Last night, in the New Orleans Pelicans' win over the Houston Rockets, center DeMarcus Cousins landed awkwardly after an attempted offensive rebound, hurting his left leg in the process. There were only 10 seconds left in the game.
It looked immediately bad. Largely uncontested on the play, Cousins took two staggered steps on the other leg, took a step on the injured leg, and immediately went down and stayed down in pain.
It was. ESPN.com's Adrian Wojnarowski reports that Cousins has torn his Achilles tendon.
This is extremely bad news for Cousins. He will miss six to ten months of his prime, and the future after serious injury for a basketball player is never certain, especially one in the legs. Cousins was on course for his first ever NBA playoff appearances. He won't now be there.
This is also extremely bad news for the Pelicans. The duo of Cousins and Davis is the key to everything they want to do, and they were starting to come good. Winners of seven of their last eight games, up to sixth in the Western Conference and only one game out of fifth, the Pelicans were playing their best basketball in years. They were even reportedly trying to be buyers in the trade market, despite being capped out and asset-short.
Further troubling is the fact that Cousins is headed this summer towards unrestricted free agency. His strong play on the season to date had made him a prime candidate for a huge contract in what should a fairly tame free agent market - as an All-Star starter in his prime years capable of doing things that only about two other players in the league can do, Cousins was shaping up for a bidding war and a maximum salary. But being hurt going into that free agency is going to damage his prospects and his fortunes.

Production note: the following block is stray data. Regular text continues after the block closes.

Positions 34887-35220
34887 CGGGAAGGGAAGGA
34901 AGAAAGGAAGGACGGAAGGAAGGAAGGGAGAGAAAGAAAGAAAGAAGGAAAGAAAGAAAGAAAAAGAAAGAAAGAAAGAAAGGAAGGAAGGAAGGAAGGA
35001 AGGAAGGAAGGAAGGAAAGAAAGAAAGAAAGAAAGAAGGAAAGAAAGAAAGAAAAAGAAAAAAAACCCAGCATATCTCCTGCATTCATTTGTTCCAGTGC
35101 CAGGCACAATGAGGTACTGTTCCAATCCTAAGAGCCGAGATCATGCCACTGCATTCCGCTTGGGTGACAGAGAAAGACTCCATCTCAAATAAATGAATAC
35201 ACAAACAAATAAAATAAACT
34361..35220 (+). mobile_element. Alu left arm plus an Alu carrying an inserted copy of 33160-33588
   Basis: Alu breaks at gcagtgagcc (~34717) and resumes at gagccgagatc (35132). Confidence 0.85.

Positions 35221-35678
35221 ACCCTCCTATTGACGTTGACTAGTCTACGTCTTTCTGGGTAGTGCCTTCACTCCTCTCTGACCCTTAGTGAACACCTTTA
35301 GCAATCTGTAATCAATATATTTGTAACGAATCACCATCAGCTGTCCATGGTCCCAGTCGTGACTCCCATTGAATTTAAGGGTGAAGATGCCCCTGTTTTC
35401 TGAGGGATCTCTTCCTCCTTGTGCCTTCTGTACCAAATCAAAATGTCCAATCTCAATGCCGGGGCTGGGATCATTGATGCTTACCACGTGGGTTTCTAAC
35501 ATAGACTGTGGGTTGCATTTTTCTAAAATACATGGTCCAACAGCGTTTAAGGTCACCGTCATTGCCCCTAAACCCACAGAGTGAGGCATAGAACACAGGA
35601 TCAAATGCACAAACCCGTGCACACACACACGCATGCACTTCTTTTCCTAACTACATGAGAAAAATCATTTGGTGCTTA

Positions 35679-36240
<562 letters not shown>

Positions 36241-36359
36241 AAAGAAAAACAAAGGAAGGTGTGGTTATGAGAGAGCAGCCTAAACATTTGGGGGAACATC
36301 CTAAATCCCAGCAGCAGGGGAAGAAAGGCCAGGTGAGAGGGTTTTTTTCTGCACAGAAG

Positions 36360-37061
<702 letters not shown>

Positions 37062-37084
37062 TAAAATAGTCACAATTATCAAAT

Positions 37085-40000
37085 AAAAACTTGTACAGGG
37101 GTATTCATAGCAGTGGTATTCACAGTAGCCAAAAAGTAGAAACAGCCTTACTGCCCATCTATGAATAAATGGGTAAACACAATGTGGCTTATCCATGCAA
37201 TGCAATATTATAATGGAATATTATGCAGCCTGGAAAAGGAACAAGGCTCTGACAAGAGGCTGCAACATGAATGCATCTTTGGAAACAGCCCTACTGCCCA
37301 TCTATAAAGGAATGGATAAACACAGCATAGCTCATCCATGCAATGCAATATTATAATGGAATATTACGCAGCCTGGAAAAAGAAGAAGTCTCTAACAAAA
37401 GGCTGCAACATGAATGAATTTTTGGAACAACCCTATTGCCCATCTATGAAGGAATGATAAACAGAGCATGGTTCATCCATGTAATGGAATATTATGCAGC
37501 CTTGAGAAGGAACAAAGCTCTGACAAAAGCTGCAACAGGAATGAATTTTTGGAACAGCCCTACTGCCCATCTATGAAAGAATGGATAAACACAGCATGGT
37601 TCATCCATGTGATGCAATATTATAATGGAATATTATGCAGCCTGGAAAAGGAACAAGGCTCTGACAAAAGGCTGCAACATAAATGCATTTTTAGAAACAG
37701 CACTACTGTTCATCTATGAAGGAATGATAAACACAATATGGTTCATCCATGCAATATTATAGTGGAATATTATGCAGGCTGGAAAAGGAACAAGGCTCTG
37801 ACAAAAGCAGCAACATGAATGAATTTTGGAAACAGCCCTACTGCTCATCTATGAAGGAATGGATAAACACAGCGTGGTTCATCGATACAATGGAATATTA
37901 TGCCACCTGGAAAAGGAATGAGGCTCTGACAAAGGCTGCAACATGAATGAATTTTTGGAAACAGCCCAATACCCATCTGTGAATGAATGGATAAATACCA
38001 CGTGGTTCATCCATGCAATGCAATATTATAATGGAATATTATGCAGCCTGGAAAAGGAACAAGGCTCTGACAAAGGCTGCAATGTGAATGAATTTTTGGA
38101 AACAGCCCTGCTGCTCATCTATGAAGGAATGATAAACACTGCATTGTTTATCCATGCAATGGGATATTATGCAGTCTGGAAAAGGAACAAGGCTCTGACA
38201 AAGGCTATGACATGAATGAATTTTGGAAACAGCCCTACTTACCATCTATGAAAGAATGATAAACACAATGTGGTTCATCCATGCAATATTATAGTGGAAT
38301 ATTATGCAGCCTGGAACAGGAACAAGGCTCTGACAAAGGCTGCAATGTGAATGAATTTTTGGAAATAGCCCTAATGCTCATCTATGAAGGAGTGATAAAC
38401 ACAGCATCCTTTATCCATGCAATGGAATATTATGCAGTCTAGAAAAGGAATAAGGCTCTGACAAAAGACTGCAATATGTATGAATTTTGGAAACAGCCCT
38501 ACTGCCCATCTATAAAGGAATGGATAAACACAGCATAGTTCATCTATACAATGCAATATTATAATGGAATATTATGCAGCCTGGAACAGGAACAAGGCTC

The Pelicans were going to offer Cousins the maximum possible salary for five years to re-sign with them. Can they still do so?
Particularly troublesome is what the injury is. A torn Achilles is a very serious injury, and the list of NBA players to have previously suffered them and still come back to play is short.
The most recent example is Wesley Matthews of the Dallas Mavericks. However, although Matthews has come back to play healthy and regularly, his game has never reached the level it did before injury. Matthews is still a useful NBA player, sufficiently so that Dallas want to cash in on his perceived value, yet his play and his value are not what they were before the injury, and nor is it coming back now.
Before him, Kobe Bryant of the L.A. Lakers tore his Achilles at the end of the 2012/13 season. Kobe's ability and desire to play through, and quickly recover from, injury was the stuff of legend. But even he struggled with this one, coming back looking sluggish before going out again after only six games with a season-ending knee injury. Whether or not there was a causative link between the Achilles tear/recovery and the immediately following knee injury can never be proven with certainty, but what is known is that Bryant was never the same again.
Others, such as Patrick Ewing, Dominique Wilkins and Elgin Baylor, also came back from torn Achilles injuries. But with the exception of Matthews, all tore their Achilles towards the end of their careers. Cousins has torn his in his prime. And this could significantly impact his future.
With regards to Cousins's spot as an All-Star, NBA Commissioner Adam Silver hand-picks the replacement. The most obvious candidate for a spot is Oklahoma City Thunder forward Paul George, a frontcourt player (albeit admittedly a very different one) was quite a significant snub in the first place.
For the Pelicans, however, such factors are incidental. Already suffering from a serious lack of depth beyond their starting five and especially their big two, the Pelicans' season that hitherto was looking like at least a first-round series now might mean being stuck in the awkward high-lottery area that is not conducive to winning neither now nor in the future. The franchise's future depends on Anthony Davis, and it is reasonable to assume that Davis's future depends on Cousins. And all of that is now in doubt.
And for Cousins himself, the future suddenly got a lot bleaker.